- Fatima Al Qadiri was nine when Iraq invaded Kuwait in 1990, triggering a chain of events that would lead to the first Gulf War. The Senegal-born, Kuwait-raised visual artist and producer has since recounted some of the horrific experiences she underwent in subsequent months. Little more than a year later, Al Qadiri was experiencing those horrors again—through a TV screen. It is her experience of playing Sega Mega Drive game Desert Strike—a shoot 'em up based on the Gulf War—that inspires this EP of the same name: the visceral but curiously passive insult of having your own traumas glossed up and packaged as entertainment. The themes of this EP and her past work situate Al Qadiri, now based in Brooklyn, as part of a brace of contemporary artists exploring the strange contours of globalised culture and the ambivalent relationship between late capitalist consumerism and its subjects—but the personal angle of this release gives it particular resonance.
In musical terms, Al Qadiri works with a hybrid language that draws as much on melodically forthright grime of the Ruff Sqwad variety as it does the low-budget grandiosity of the video game OSTs it seeks to satirise. Enjoyment of this EP beyond its concept—and there is plenty to like—is contingent on your ability to enjoy the cheap plastic sound of early '90s digitality: MIDI choirs, brash horn-like tones, sample-pack gunshots and explosions. Intriguingly, there's a basic duality here that's never quite resolved: between, on the one hand, the urge to critique, to gain ironic distance from this sonic world; and on the other a clear love for the sounds being employed. It's when the latter wins out that Desert Strike becomes truly affecting, as in the mournful "Oil Well," an elegy to a scarred childhood perhaps, or to the dislocating logic of the global culture that shaped it.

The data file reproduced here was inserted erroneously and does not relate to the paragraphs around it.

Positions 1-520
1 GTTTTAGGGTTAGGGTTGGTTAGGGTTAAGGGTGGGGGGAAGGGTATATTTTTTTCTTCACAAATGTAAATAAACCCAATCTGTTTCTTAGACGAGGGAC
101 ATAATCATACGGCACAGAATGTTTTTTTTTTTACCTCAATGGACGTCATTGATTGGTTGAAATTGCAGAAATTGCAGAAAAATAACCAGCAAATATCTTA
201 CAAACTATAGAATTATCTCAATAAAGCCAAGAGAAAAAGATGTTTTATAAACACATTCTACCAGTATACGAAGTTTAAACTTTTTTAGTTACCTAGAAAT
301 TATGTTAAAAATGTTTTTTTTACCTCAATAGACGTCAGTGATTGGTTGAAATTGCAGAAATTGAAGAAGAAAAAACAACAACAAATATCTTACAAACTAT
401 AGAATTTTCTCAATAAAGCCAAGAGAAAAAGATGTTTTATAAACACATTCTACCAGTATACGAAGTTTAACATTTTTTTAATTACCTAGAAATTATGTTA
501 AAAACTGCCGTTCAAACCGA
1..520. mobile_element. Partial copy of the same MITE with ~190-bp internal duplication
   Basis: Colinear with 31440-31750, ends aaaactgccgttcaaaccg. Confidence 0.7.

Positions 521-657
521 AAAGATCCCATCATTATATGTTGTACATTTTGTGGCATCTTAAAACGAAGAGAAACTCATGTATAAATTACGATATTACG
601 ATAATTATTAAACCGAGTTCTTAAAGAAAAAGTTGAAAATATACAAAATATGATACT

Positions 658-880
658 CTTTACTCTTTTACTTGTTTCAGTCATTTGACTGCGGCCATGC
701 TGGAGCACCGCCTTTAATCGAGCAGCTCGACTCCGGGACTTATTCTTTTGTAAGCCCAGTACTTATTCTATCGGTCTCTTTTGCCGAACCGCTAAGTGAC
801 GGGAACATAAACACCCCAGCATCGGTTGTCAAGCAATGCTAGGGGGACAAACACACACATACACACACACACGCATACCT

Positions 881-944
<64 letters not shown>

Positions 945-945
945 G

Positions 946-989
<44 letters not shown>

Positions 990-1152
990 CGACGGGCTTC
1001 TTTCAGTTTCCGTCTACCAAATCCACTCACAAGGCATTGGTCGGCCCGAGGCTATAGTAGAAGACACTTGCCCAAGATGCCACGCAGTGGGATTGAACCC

A1 Ghost Raid
A2 Oil Well
A3 War Games
B1 Desert Strike